Common Jezebel: A Kaleidoscope of Colors

Common Jezebel

The Common Jezebel Butterfly, also known as Delias Eucharis, is a medium-sized butterfly commonly found throughout south and southeast Asia, including Nepal. It thrives in a variety of environments such as tropical and temperate forests, open woodlands, forest edges, stream banks, meadows, and even urban areas with dense tree populations. These butterflies mainly feed on nectar from different flowers, especially those found on Loranthaceae plants.

Males have white upper sides with black veins, while the underside features black-edged veins and a yellow hue. The hindwings have a more yellow tone with black bands. Females look similar but exhibit broader black edging on the veins and horizontal bands across both their forewings and hindwings.

These butterflies typically fly high in the forest canopy but will come down to feed on flower nectar. Their dull upperside and bright underside coloration helps deter birds due to the toxins acquired by larvae from host plants. When resting, Common Jezebels close their wings to display their vibrant underside colors. Females can often be seen flying leisurely around trees searching for suitable plants to lay eggs. Both males and females are active in the mornings visiting flowers on shrubs. This species breeds all year long.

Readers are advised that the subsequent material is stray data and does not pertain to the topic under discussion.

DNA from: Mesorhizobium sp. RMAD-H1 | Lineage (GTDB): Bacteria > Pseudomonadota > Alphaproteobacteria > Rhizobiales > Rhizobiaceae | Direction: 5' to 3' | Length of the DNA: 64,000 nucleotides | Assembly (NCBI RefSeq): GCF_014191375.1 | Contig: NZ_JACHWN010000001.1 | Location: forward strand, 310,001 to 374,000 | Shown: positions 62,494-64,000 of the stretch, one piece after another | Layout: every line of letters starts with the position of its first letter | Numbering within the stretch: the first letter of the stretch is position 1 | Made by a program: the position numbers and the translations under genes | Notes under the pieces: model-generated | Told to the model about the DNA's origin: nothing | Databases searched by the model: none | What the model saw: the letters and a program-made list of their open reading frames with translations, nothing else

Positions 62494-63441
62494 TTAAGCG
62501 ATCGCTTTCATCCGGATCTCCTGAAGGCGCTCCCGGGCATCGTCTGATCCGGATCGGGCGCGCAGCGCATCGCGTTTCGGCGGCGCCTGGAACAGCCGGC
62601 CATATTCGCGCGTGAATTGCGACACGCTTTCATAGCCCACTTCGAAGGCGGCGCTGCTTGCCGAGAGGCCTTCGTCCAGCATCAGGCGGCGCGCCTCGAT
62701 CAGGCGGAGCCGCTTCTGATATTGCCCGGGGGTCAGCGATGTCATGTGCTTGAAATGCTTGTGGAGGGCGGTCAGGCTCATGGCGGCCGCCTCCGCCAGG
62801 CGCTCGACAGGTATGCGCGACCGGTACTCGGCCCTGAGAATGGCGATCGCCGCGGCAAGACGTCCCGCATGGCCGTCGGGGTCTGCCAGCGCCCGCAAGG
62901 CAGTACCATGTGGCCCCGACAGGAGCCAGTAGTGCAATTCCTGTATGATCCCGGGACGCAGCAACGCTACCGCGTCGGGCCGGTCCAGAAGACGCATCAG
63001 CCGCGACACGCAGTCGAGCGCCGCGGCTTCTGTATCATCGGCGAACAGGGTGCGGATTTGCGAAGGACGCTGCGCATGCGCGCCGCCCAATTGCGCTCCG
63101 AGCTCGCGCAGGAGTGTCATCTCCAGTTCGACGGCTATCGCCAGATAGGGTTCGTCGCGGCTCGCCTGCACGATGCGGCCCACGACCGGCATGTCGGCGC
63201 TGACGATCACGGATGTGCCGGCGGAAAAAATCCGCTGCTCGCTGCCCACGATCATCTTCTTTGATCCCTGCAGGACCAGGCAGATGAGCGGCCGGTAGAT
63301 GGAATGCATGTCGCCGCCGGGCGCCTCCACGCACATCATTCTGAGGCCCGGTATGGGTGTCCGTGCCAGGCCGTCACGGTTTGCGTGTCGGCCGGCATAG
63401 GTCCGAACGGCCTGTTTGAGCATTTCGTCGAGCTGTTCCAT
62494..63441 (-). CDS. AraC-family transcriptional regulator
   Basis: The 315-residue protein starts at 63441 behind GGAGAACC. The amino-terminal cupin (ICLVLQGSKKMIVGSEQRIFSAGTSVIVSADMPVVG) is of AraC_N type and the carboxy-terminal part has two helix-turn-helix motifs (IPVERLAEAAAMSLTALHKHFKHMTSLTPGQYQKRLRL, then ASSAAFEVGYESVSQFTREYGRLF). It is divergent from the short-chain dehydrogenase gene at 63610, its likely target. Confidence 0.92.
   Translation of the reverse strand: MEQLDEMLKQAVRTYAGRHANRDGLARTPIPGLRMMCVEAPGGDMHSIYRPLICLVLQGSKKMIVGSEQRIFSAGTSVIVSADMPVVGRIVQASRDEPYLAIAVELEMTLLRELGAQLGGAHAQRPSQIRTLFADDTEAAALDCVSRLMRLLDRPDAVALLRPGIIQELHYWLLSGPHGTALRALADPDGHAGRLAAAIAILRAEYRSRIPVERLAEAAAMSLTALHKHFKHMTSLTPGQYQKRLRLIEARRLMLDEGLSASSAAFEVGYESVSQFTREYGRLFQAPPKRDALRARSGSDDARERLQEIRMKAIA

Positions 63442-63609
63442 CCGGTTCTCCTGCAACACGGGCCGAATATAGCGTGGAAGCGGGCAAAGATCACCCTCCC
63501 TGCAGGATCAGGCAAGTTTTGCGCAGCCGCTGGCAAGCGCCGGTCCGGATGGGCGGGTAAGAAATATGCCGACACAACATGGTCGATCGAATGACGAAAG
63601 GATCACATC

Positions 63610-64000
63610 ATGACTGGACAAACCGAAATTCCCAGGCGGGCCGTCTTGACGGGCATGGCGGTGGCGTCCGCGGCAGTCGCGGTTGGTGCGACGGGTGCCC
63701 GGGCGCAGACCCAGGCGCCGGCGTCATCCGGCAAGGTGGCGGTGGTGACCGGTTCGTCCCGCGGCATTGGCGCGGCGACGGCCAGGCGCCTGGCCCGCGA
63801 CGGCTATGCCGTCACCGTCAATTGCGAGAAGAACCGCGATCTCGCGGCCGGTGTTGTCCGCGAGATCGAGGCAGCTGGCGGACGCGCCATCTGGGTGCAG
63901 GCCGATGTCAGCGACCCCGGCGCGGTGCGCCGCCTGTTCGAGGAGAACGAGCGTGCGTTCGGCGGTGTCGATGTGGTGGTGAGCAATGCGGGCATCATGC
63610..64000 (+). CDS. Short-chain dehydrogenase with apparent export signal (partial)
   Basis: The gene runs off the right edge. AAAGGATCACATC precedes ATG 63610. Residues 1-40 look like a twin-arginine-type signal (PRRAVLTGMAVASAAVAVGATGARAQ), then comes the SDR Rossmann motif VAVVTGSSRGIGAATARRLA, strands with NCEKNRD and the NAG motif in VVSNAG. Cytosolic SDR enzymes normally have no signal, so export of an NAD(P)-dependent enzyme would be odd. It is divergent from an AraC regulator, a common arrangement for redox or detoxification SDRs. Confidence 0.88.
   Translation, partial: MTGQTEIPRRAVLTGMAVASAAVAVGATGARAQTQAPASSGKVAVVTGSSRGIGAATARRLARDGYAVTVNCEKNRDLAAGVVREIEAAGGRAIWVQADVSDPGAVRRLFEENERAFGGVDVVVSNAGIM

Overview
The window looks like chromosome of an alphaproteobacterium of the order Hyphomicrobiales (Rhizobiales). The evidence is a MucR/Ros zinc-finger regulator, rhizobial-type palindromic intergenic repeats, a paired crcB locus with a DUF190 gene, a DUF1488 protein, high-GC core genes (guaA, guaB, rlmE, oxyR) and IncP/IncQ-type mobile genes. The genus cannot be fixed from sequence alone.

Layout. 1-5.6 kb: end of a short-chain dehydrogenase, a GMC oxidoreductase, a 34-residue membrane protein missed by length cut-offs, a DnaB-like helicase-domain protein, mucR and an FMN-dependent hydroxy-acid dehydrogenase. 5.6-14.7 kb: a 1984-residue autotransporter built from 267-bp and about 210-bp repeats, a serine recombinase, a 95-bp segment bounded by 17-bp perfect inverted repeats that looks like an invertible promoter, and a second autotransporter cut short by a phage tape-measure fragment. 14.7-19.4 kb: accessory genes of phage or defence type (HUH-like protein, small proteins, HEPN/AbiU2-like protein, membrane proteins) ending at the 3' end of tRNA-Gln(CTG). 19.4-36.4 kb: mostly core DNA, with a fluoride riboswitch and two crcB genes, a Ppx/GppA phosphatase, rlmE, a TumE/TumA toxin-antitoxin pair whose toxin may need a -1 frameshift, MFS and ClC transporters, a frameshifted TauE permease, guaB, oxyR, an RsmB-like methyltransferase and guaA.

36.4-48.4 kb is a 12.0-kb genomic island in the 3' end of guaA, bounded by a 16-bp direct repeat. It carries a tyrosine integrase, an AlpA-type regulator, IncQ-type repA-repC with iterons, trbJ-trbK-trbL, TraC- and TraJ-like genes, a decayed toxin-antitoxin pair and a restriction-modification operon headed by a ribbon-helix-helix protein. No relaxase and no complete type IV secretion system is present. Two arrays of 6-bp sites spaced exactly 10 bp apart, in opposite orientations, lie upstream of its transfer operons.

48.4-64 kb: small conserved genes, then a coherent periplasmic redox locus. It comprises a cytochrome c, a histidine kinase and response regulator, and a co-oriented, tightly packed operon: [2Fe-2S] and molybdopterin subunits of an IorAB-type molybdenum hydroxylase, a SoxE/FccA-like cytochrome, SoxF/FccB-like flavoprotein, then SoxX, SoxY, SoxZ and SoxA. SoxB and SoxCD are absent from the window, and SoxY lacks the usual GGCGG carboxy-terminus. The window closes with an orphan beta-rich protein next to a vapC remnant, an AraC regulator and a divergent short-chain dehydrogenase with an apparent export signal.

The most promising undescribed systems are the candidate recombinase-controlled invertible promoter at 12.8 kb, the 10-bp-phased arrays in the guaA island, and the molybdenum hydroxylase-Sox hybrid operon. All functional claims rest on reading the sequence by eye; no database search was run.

The female butterfly lays clusters of 10-20 small white eggs on the leaves of host plants. After hatching, green caterpillars with black stripes emerge and grow until they pupate within three weeks. The brown pupa hangs by a silken thread for about ten days before transforming into an adult butterfly with bright colors and a wingspan between 6.5 and 8.5 cm. These butterflies live for approximately two weeks.

In Nepal, the ideal time to observe the Common Jezebel Butterfly is during spring (March-May) and fall (September-November). These favorable seasons provide warm, sunny weather that promotes greater butterfly activity.